The 1953 Treaty of Friendship, Commerce and Navigation between Japan and the United States (FCN Treaty) allows Japanese companies to make U.S. employment decisions based on citizenship, but the tension between the treaty and U.S. employment laws (most of which were enacted after the treaty was signed) has never been fully resolved. This article will highlight the important issues to be aware of when dealing with rotational staff.

    The FCN Treaty, despite the initial opposition of the Japanese negotiators, includes a provision in Article VIII allowing Japanese companies operating in the U.S. to make employment decisions based on citizenship. This allows Japan-based companies to place Japanese citizens in the United States without regard to anti-discrimination laws. The problem is that most Japanese companies operate in the U.S. through U.S. subsidiaries and not directly. Are the subsidiaries covered by the treaty; and can Japanese nationals be rotated into key positions at a U.S. subsidiary as if the subsidiary were the Japanese parent?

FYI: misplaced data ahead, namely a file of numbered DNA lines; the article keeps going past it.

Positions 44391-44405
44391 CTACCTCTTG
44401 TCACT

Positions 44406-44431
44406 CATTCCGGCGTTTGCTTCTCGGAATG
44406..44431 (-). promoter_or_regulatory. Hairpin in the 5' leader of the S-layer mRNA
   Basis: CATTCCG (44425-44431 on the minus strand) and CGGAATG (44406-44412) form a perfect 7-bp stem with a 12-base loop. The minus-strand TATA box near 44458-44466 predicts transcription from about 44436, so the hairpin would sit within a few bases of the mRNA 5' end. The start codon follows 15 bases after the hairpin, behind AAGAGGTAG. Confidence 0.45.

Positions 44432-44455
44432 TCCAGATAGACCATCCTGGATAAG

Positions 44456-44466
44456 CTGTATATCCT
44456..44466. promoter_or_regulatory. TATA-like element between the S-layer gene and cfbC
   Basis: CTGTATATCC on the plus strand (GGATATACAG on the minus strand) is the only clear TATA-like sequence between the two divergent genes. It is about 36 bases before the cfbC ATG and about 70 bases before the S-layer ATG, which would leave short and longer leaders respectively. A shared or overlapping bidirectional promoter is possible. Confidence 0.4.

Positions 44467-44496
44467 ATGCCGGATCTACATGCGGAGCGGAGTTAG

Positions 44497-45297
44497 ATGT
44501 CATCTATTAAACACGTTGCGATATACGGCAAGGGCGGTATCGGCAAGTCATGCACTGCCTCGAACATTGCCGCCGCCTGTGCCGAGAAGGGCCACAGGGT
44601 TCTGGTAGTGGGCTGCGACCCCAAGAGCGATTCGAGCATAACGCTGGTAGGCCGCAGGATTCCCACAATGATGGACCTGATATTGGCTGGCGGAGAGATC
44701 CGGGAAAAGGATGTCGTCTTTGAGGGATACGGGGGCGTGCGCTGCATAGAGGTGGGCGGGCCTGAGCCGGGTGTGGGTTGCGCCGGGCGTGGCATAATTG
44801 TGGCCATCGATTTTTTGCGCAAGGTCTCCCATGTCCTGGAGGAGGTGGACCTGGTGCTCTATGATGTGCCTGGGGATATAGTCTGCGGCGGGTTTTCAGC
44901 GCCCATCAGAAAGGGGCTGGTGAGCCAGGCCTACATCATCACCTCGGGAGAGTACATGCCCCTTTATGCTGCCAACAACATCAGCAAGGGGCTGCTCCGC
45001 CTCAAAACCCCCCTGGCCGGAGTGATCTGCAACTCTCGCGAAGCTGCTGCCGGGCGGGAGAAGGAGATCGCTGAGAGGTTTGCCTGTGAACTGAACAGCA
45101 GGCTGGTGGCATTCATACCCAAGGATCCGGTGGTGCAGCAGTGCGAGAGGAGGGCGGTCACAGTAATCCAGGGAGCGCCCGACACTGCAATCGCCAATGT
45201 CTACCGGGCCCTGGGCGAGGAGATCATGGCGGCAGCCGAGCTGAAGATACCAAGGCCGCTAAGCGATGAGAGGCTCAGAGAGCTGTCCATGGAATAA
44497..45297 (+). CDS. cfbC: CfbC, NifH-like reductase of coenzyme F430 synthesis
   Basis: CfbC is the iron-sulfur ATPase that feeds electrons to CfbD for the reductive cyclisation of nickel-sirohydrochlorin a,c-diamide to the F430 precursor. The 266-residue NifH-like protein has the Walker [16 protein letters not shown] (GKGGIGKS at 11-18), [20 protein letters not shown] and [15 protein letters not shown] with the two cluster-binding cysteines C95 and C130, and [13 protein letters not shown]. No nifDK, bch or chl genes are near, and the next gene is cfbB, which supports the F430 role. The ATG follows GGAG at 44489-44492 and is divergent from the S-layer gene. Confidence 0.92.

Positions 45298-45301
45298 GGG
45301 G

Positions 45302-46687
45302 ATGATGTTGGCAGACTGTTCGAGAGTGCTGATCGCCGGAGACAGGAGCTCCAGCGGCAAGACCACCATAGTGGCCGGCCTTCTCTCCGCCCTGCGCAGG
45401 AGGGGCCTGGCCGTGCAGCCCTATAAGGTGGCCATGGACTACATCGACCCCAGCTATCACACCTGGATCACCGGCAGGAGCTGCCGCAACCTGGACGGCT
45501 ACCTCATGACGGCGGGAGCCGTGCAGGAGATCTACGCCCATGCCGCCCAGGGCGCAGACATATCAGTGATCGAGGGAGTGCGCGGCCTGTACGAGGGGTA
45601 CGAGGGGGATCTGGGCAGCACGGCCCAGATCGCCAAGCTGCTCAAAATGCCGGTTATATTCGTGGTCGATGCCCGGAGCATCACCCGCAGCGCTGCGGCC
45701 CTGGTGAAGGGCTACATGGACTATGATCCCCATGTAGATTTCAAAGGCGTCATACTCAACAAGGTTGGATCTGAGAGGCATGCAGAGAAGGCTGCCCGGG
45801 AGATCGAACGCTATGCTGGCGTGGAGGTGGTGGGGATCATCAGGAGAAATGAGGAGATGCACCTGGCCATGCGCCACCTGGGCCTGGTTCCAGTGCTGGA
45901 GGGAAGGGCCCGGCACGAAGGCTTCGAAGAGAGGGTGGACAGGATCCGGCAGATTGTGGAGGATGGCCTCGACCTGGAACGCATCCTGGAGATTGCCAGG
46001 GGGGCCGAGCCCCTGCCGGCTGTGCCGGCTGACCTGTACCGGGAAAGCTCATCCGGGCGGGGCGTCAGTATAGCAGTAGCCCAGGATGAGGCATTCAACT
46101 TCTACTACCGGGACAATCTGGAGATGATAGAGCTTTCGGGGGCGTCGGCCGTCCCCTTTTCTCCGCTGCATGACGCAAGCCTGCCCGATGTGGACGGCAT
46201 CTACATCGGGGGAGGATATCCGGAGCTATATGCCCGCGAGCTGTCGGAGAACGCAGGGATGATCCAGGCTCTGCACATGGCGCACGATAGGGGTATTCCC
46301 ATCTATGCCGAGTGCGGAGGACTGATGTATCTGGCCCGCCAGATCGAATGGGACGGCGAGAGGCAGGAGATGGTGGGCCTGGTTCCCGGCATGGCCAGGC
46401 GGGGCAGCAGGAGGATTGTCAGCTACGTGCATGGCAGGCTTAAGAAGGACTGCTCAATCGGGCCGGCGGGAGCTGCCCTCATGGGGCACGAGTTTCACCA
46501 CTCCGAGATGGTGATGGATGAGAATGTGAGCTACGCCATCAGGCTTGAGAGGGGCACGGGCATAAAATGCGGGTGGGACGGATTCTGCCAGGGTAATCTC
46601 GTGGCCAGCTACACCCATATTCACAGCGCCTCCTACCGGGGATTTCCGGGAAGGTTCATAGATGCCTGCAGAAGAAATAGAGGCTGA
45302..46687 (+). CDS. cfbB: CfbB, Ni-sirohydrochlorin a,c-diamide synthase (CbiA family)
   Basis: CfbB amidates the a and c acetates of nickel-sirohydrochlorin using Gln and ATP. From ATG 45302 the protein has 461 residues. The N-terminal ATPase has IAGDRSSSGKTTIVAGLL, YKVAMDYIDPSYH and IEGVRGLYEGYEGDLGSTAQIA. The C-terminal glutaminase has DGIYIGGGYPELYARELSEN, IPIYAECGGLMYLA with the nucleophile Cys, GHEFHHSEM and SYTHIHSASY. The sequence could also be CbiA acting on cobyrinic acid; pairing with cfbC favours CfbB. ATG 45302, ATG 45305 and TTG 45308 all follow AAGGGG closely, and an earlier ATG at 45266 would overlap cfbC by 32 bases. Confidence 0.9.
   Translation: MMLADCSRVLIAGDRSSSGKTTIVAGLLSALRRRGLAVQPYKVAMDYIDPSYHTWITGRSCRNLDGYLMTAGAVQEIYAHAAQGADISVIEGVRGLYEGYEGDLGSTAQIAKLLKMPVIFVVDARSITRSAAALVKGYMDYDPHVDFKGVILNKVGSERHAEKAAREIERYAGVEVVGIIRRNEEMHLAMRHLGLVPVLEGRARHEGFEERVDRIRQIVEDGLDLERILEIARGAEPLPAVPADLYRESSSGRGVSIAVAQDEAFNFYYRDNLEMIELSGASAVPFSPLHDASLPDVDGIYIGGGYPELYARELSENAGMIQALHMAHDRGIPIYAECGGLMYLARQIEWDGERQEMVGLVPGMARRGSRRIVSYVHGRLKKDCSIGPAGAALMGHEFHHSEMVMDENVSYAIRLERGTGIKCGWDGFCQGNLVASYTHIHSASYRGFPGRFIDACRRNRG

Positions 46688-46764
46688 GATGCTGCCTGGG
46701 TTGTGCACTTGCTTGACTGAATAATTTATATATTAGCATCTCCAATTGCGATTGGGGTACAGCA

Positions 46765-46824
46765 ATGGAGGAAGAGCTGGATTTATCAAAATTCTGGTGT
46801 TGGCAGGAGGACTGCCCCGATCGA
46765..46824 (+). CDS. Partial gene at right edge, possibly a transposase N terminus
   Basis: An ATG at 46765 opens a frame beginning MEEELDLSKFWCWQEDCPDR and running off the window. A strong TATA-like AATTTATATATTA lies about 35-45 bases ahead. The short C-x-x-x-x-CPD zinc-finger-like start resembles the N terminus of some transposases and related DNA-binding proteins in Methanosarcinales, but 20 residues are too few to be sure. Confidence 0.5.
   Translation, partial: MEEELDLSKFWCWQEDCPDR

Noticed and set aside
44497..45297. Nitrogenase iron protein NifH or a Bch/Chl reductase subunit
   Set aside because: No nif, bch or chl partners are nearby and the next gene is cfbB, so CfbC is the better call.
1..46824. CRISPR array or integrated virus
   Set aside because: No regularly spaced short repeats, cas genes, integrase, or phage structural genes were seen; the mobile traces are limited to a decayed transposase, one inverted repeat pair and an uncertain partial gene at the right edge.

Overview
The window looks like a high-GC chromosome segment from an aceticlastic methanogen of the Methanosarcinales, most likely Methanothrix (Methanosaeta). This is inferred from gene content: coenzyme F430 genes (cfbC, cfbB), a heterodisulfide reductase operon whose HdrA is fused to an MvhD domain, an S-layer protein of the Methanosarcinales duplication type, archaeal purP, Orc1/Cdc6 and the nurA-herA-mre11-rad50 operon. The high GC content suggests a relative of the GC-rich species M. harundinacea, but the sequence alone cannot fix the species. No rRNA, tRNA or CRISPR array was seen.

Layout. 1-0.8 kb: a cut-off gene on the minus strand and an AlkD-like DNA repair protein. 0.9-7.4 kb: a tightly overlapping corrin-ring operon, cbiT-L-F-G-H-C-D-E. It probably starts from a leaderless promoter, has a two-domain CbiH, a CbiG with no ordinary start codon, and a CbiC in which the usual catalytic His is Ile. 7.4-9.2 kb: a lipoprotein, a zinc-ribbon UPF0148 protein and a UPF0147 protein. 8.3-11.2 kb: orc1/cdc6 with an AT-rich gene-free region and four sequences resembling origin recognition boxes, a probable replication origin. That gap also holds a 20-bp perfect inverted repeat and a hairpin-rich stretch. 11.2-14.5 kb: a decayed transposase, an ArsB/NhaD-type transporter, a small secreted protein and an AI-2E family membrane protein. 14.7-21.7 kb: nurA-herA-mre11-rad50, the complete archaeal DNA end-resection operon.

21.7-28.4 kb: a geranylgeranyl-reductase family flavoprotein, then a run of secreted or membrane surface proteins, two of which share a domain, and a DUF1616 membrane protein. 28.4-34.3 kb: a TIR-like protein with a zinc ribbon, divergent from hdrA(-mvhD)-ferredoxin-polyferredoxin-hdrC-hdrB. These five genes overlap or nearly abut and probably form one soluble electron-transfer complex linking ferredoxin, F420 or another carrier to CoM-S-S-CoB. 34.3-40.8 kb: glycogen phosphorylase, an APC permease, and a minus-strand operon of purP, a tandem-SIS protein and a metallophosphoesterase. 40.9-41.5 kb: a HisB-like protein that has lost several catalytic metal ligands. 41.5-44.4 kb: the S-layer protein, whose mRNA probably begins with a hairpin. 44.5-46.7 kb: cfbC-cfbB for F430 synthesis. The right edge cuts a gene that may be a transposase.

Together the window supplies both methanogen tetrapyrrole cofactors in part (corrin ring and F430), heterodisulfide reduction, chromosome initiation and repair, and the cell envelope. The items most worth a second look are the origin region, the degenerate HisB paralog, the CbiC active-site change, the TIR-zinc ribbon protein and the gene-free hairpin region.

The U.S. Supreme Court avoided ruling on the issue in a 1982 case against Sumitomo. Several U.S. courts, however, have squarely held that a U.S. domestic corporation wholly owned by a Japanese corporation may assert the parent companys rights under the FCN Treaty to shield rotating staff positions from the U.S. employment laws prohibiting discrimination, provided the employment decisions concerning Japanese nationals are made or dictated by the Japanese parent. The leading case is Fortino v. Quasar, 950 F.2d 389 (7th Cir. 1991), which has also been followed by one other Circuit Court of Appeals, Papaila v. Uniden Am. Corp., 51 F.3d 54 (5th Cir. 1995), and lower courts in other areas of the country.

  • But there is contrary authority in two states with a significant Japanese business presence. In California, two state appellate courts disagreed with Fortino, and held that a domestic subsidiary may not invoke a Japanese parents treaty rights to shield employment decisions regarding U.S. staff from judicial scrutiny. The California courts, however, have not yet directly ruled on a challenge to a subsidiarys use of rotational staff. See Haluck v. Ricoh Electric., Inc., 151 Cal.App.4th 994 (Cal. App. 4th Dist. 2007) and Kirmse v. Hotel Nikko, 51 Cal.App. 4th 311 (Cal. App. 1st Dist. 1996). In New York, at least one federal district judge recently suggested that a discrimination case involving rotational staff could not be dismissed at the pleading stage, Long v. Marubeni America Corp., 406 F.Supp.2d 285, 290 n.1 (S.D.N.Y. 2005). Long-standing EEOC guidelines also criticize Fortino. EEOC, Enforcement Guidance on Application of Title VII and the Americans with Disabilities Act to Conduct Overseas and to Foreign Employers discriminating in the United States, issued in Oct. 1993 and available at